Disorders of optic chiasm digital illustration

Disorders of optic chiasm Save

ICD-10 code: H47.4

Chapter: Diseases of the eye and adnexia

Disorders of Optic Chiasm

The optic chiasm is a crucial structure located at the base of the brain that plays a vital role in vision. It is the point where the optic nerves from both eyes come together and cross over, allowing for binocular vision. Any damage or disorder that affects the optic chiasm can result in visual disturbances and impairments.

Here are some common disorders of the optic chiasm:

  1. Pituitary Adenoma: A pituitary adenoma is a non-cancerous tumor that grows on the pituitary gland, which is located just above the optic chiasm. As the tumor grows, it can compress the optic chiasm, leading to visual field defects such as bitemporal hemianopsia (loss of peripheral vision in both eyes).
  2. Optic Chiasm Glioma: A glioma is a type of brain tumor that can affect the optic chiasm. Symptoms may include blurred vision, double vision, or loss of peripheral vision. Treatment may involve surgery, radiation therapy, or chemotherapy.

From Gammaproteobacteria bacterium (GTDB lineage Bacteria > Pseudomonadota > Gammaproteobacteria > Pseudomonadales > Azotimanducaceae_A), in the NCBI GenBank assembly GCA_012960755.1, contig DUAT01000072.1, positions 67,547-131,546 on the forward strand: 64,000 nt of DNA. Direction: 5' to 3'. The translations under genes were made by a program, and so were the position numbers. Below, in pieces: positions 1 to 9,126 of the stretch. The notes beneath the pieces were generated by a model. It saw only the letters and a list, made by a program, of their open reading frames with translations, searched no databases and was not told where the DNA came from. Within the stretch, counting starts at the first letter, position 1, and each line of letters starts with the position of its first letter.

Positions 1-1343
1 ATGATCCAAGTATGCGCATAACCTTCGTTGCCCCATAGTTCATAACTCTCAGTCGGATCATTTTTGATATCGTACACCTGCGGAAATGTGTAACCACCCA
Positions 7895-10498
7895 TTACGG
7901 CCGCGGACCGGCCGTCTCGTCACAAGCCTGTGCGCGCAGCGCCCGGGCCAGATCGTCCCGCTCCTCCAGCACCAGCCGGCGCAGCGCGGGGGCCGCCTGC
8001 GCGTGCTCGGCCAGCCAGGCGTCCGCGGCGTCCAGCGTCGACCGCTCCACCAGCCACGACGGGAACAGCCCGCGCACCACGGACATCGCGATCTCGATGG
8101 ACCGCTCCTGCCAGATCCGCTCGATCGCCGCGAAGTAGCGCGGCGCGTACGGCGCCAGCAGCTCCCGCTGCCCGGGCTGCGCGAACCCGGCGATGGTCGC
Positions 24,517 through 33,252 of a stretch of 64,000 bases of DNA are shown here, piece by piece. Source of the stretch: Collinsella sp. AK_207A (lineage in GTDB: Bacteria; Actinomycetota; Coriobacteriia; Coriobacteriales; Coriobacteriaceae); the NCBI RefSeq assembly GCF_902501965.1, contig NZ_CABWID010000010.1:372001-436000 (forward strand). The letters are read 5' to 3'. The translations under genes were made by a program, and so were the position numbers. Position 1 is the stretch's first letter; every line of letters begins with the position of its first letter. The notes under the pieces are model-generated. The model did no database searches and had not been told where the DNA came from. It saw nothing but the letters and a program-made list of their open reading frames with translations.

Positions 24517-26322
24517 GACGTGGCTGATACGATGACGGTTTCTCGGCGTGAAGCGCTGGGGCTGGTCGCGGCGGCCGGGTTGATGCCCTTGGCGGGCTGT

3. Multiple Sclerosis: Multiple sclerosis (MS) is a chronic autoimmune disease that affects the central nervous system, including the optic chiasm. MS can cause inflammation and damage to the myelin sheath that surrounds nerve fibers, leading to vision problems such as optic neuritis and diplopia (double vision).
  4. Craniopharyngioma: A craniopharyngioma is a rare type of brain tumor that can occur near the optic chiasm. Symptoms may include headaches, vision problems, and hormone imbalances. Treatment may involve surgery, radiation therapy, or a combination of both.

If you experience any changes in your vision, it is important to seek medical attention immediately. A thorough eye exam and diagnostic imaging tests can help identify any disorders of the optic chiasm. Treatment options may include medication, surgery, or other therapies depending on the underlying cause of the disorder.

In conclusion, disorders of the optic chiasm can cause significant vision problems and impairments. Early detection and treatment are crucial to prevent further damage and improve visual outcomes.